There are a lot of issues it sounds like you have, and frankly they are all important. Wether they are worth doing though is up to you...
1) for the bottom I would go with Baltaplate. It's a hard bottom paint
that after application needs to be burnished. If you are serious about reducing drag it then also needs to be wet sanded. It's a lot of labor so either get ready for sore shoulders or to wright a big check to the yard.
2) replace the main with the biggest roach sail you can fit. I would probably also look at installing a backstay kicker
to allow an even bigger sail. Full batons are required to get something like this to fly right, so the in mast system needs to go.
3) replacing the mast. Unless the larger extrusion came from a multihull
it's probably worthless. Cats and trimarans have vastly different RM curves, and need much stiffer mast sections than a mono of the same size. The mast on my 24' tri for instance is actually a larger section than on my Beneteau
381. If you want to put on a larger mast you need to have someone run the numbers to make sure the new section is large enough, and stiff enough to handle the excess RM of the cat.
The other issue is that multihull
designers tend to undersize sail area for a reason. A mono just heels more and more as it's overpowered giving pretty obvious clues that it's getting overpowered. A multihull however just sails flat until it flips over. By intentionally restricting available sail area a designer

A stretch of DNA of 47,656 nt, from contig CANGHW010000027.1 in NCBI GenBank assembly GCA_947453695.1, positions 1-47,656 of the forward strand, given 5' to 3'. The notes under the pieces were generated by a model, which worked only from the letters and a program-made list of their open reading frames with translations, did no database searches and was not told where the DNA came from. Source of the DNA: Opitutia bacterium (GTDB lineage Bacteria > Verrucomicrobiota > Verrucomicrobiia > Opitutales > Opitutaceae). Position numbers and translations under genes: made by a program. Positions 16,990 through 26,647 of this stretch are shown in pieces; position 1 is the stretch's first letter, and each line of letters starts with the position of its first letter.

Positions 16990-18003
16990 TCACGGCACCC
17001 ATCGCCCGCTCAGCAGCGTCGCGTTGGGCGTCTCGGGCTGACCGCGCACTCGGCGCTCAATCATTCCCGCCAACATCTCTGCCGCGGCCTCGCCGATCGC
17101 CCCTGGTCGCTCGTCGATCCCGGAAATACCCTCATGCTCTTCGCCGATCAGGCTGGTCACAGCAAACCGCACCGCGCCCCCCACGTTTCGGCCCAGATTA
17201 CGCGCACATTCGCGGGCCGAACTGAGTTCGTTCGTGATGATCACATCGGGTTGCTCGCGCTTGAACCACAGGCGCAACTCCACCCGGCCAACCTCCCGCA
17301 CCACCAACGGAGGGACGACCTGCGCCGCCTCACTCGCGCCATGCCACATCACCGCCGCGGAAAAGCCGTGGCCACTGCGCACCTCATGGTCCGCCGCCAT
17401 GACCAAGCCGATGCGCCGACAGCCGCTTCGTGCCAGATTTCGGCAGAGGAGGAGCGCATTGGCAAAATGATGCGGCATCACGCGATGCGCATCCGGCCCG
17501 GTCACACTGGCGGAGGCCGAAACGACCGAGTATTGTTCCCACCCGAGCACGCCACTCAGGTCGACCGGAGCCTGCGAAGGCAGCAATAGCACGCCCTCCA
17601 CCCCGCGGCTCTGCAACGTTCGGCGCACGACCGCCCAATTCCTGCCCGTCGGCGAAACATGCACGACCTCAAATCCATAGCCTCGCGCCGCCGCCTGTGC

can reduce the likelyhood of this occurring. Of course in performance boats this is pushed, but then you have skilled and watchful crew paying attention to the boat all the time.
If you do go with a larger rig, particularly one this much larger I would really suggest one of two things (if not both) 1) adding load cells and auto trip cleats
to the boat 2) have the NA who does the rig redesign also do a sail plan with wind
speed reef requirements. It is very difficult for most sailors to recognize when a multihull is being pushed hard since from onboard not much really changes.
4) reducing weight - it is always better to reduce weight. How seriously you push this is up to you and the living conditions you are willing to accept. It's usually pretty easy to remove a couple hundred pounds of just trash from a long term cruising
boat, relatively easy to remove more, but with each successive attempt to remove weight it gets harder and harder to find more. So taking off the second dinghy
is easy, but you really do need one. Removing anchors 3-6 is a no brainer but you probably do need at least two. Spare parts
are heavy, but also useful and expensive when away from home so it depends. Cutting off protruding bolts is helpful but only adds up to a few pounds, and is a lot of work. Sanding
away the interior
gel coat may save a few pounds but is messy and incredibly labor intensive.
However all of this will only get you up to whatever the hull
speed of the boat is faster, and make it easier to maintaine. Adding more power won't add much to speed, but will add a lot of load on the boat's fittings. Since I don't know the Snowgoose at all I wouldn't guess what that speed is. But I am sure if you called Prout they would be happy to make some guesses.